“The antisemitic tropes of ‘Zionists controlling governments’ and of ‘dual loyalty’ are two of the more abhorrent expressions of paranoid anti-Jewish conspiracy theories,” claimed Michael Mostyn, Chief Executive Officer of B’nai Brith Canada.
A panicky Liberal party, confusing anti-Zionism with anti-Semitism, quickly withdrew his candidacy, even though his nomination had already been officialised.
Dale Dewar – Green Party candidate – Regina
On September 12th, the lobby struck again. The Friends of Simon Wiesenthal Centre (FSWC) called on the Green party to dismiss Dale Dewar, a physician running in Regina as a candidate. FSWC cited a series of tweets which had been highly critical of Israel, including supporting BDS, the movement to boycott Israel over its treatment of the Palestinians.
Dewar defended herself, saying that because of her dedication to human rights and progressive values, “I have been critical of the State of Israel and its treatment of the Palestinian people.” While sticking to her basic position, however, Dewar did apologize for the language she had used. “I am deeply sorry for the use of inflammatory language when describing the Middle East situation; it was unacceptable and I regret doing so, she said in a tweet.
“I utterly and completely condemn anti-Semitism.” she added. “I support a two-state solution and condemn violent behaviour on both sides. I support the right of the State of Israel to exist.”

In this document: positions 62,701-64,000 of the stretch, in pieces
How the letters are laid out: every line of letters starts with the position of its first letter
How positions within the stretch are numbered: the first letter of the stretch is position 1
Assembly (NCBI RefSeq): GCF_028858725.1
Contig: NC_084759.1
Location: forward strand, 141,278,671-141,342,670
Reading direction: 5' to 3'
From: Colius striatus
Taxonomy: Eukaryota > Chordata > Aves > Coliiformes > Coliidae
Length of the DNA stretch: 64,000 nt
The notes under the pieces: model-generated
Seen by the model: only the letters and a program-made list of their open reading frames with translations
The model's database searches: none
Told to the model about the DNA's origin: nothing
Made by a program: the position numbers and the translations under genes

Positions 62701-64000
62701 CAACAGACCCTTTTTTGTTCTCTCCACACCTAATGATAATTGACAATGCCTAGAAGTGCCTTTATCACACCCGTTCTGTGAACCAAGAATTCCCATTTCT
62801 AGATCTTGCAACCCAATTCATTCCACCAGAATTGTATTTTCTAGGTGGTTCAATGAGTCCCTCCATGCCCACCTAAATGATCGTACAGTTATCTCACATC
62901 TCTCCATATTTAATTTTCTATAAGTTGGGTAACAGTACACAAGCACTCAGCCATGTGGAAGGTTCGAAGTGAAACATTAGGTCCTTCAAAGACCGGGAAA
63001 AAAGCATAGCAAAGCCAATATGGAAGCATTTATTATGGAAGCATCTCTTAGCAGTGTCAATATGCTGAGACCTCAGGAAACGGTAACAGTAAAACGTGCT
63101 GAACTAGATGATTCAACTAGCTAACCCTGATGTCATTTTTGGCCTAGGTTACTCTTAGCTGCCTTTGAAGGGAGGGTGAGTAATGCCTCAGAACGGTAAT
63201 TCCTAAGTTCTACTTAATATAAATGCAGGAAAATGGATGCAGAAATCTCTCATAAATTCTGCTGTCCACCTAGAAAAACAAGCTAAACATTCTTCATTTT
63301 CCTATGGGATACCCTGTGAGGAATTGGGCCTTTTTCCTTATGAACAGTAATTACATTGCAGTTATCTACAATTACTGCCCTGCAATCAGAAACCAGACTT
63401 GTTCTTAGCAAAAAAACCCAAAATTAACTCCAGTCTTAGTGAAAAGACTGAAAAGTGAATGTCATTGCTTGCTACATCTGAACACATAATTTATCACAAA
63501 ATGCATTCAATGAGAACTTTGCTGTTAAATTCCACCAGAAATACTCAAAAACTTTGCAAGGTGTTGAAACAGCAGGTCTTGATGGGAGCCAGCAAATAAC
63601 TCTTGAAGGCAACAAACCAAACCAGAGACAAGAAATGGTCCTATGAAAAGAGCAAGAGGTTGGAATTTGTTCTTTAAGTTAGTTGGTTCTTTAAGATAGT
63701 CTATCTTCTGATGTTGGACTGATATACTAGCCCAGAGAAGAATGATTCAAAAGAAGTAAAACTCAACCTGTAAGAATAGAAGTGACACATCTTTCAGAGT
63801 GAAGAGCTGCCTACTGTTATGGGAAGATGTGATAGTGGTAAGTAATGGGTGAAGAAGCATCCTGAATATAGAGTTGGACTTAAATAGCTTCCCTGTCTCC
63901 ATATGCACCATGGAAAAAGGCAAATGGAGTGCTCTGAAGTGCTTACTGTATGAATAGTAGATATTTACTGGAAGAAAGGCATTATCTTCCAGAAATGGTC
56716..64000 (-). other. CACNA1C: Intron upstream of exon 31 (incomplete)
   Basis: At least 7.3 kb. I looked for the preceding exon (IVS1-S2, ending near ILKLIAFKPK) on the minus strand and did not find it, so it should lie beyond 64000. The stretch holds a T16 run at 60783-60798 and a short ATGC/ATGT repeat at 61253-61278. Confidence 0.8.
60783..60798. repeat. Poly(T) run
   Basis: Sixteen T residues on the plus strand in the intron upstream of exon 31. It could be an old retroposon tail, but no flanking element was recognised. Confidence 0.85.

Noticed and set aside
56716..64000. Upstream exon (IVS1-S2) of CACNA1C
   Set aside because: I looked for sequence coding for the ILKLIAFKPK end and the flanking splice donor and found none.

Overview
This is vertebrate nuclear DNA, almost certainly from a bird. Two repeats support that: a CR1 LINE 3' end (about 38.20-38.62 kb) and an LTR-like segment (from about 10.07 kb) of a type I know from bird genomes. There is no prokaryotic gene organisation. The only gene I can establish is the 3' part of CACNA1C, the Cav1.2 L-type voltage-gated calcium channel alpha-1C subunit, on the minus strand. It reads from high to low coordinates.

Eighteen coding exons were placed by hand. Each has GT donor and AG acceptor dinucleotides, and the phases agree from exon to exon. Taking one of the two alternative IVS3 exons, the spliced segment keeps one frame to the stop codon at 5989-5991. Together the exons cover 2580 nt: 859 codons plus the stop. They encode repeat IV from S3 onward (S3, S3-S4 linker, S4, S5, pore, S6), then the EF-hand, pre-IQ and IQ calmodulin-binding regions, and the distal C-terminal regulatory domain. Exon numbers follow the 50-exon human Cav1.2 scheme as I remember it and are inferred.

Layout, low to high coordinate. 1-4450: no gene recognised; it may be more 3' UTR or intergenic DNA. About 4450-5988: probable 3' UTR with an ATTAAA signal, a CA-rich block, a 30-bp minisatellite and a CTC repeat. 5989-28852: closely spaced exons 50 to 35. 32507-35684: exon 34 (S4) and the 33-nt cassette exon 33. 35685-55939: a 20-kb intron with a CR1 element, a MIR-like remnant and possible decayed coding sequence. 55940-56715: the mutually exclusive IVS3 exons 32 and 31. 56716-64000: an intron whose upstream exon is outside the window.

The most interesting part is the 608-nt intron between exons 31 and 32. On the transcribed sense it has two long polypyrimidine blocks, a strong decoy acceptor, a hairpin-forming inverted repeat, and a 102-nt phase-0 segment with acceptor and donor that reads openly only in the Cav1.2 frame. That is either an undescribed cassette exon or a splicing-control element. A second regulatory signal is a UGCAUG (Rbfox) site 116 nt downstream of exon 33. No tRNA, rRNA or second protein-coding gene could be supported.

Ignoring the demands from the lobby for her dismissal, The Green Party accepted her apology and she remains a candidate.
Miranda Gallo – NDP -Montreal
Only a few weeks later, the lobby launched another strong attack this time against Miranda Gallo, an NDP Candidate in Montreal. Gallo is well known as an activist for Palestinian human rights, and a voluble supporter of the movement to boycott Israel called BDS.
Bnai Brith thought they had caught Gallo “red handed” as an old Facebook post showed Gallo putting “Boycott Israel” stickers on goods in a grocery store and on Tuesday, Sept. 17, B’nai Brith demanded that the NDP drop Gallo as its candidate.
“Not only do Ms. Gallo’s actions demonstrate her anti-Israel bigotry, but they also reveal a profound disrespect for the rule of law,” said Michael Mostyn, Chief Executive Officer of B’nai Brith Canada.